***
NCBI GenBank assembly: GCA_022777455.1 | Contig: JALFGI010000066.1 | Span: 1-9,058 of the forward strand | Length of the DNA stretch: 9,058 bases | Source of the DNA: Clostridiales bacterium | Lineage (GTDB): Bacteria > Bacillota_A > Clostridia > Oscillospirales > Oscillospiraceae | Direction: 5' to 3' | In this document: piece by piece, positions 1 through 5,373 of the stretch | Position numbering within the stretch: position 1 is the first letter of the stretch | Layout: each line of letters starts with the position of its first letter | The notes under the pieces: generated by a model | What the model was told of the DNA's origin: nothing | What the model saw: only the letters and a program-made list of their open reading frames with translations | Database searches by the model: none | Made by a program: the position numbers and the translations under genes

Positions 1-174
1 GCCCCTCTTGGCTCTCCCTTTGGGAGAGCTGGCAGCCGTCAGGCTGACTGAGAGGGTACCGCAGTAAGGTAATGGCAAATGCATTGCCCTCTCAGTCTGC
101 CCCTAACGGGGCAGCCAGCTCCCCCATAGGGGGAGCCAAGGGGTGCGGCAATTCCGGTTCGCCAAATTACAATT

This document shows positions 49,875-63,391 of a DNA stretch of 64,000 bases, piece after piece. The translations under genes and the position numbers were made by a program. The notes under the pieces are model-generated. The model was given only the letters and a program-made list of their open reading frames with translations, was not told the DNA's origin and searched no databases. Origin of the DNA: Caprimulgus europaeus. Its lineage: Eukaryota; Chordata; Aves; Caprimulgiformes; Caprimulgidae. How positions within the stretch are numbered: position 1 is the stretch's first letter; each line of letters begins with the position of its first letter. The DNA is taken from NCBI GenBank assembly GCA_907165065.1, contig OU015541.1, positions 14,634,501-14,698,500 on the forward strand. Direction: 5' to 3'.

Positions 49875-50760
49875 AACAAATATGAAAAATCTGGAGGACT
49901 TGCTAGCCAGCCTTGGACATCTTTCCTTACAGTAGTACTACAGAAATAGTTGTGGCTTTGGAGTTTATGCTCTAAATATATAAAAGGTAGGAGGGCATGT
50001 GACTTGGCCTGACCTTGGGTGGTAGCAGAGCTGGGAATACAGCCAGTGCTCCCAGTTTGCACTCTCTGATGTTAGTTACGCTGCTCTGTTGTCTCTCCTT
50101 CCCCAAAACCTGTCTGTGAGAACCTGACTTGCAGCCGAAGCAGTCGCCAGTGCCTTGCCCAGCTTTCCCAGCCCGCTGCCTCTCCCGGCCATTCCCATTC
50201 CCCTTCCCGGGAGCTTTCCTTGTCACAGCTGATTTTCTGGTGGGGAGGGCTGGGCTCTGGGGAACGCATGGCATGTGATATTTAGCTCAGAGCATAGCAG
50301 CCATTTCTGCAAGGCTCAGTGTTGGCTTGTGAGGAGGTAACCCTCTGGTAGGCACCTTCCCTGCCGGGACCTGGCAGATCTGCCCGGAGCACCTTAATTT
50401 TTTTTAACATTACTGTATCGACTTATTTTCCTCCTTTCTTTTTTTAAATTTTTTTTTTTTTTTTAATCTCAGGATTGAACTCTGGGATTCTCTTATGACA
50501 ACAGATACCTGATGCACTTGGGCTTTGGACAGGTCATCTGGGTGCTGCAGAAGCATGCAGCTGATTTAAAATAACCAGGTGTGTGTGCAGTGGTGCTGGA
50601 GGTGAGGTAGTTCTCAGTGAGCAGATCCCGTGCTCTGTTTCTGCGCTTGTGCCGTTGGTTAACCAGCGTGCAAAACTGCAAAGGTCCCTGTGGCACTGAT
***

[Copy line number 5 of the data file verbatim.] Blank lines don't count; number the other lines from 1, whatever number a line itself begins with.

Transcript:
This document shows positions 49,875-63,391 of a DNA stretch of 64,000 bases, piece after piece. The translations under genes and the position numbers were made by a program. The notes under the pieces are model-generated. The model was given only the letters and a program-made list of their open reading frames with translations, was not told the DNA's origin and searched no databases. Origin of the DNA: Caprimulgus europaeus. Its lineage: Eukaryota; Chordata; Aves; Caprimulgiformes; Caprimulgidae. How positions within the stretch are numbered: position 1 is the stretch's first letter; each line of letters begins with the position of its first letter. The DNA is taken from NCBI GenBank assembly GCA_907165065.1, contig OU015541.1, positions 14,634,501-14,698,500 on the forward strand. Direction: 5' to 3'.